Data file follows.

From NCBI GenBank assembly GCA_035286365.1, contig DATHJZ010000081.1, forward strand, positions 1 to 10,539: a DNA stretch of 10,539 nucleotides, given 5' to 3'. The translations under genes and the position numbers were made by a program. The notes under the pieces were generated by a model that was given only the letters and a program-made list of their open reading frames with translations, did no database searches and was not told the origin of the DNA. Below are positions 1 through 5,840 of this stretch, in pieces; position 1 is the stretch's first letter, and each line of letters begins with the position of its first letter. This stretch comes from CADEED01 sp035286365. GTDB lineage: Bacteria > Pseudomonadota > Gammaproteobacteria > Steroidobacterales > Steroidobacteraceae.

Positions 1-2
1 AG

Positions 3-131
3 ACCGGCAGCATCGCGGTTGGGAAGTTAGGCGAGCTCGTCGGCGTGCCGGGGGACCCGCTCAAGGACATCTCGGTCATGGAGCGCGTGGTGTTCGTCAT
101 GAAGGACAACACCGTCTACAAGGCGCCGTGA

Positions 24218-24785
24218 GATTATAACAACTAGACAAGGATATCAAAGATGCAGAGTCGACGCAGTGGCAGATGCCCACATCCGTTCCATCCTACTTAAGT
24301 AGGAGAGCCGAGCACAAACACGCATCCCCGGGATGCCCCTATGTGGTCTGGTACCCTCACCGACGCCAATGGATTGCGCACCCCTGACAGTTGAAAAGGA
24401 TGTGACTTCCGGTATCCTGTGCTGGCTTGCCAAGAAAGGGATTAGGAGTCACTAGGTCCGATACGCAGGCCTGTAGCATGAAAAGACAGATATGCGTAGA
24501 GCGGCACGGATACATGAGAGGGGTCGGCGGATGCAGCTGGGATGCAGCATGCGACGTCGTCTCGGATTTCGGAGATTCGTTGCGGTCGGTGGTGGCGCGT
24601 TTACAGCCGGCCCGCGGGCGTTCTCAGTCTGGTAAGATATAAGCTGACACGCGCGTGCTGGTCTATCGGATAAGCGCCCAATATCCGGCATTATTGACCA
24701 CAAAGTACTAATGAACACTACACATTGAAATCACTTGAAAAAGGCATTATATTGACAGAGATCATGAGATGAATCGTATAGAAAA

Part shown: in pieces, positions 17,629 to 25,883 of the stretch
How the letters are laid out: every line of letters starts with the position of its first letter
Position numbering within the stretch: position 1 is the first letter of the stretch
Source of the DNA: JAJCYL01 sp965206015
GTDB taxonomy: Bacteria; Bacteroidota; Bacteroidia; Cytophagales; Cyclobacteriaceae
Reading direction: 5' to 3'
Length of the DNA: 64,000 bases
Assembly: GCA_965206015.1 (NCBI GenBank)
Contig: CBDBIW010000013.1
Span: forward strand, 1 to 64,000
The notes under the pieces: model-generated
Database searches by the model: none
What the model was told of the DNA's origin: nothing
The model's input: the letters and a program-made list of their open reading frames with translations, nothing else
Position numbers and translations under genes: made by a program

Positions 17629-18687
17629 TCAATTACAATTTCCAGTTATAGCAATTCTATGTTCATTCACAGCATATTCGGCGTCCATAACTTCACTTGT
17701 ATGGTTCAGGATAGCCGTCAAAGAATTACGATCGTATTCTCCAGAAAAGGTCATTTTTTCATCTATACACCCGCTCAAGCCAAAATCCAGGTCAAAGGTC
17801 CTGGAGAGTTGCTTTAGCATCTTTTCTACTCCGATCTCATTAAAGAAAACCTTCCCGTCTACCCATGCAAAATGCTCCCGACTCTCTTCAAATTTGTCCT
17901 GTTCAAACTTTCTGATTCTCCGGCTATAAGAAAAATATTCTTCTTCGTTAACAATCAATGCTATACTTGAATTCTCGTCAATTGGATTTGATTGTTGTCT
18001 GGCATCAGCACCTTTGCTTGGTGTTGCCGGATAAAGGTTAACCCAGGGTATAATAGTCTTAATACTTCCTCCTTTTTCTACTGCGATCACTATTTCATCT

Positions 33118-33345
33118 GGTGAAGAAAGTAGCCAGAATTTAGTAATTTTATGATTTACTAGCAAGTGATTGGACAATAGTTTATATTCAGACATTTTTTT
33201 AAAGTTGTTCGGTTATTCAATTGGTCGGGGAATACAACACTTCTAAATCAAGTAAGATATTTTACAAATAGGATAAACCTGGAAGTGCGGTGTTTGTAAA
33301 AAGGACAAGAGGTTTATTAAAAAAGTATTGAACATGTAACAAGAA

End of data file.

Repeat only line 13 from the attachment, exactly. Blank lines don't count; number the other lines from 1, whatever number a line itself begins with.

24701 CAAAGTACTAATGAACACTACACATTGAAATCACTTGAAAAAGGCATTATATTGACAGAGATCATGAGATGAATCGTATAGAAAA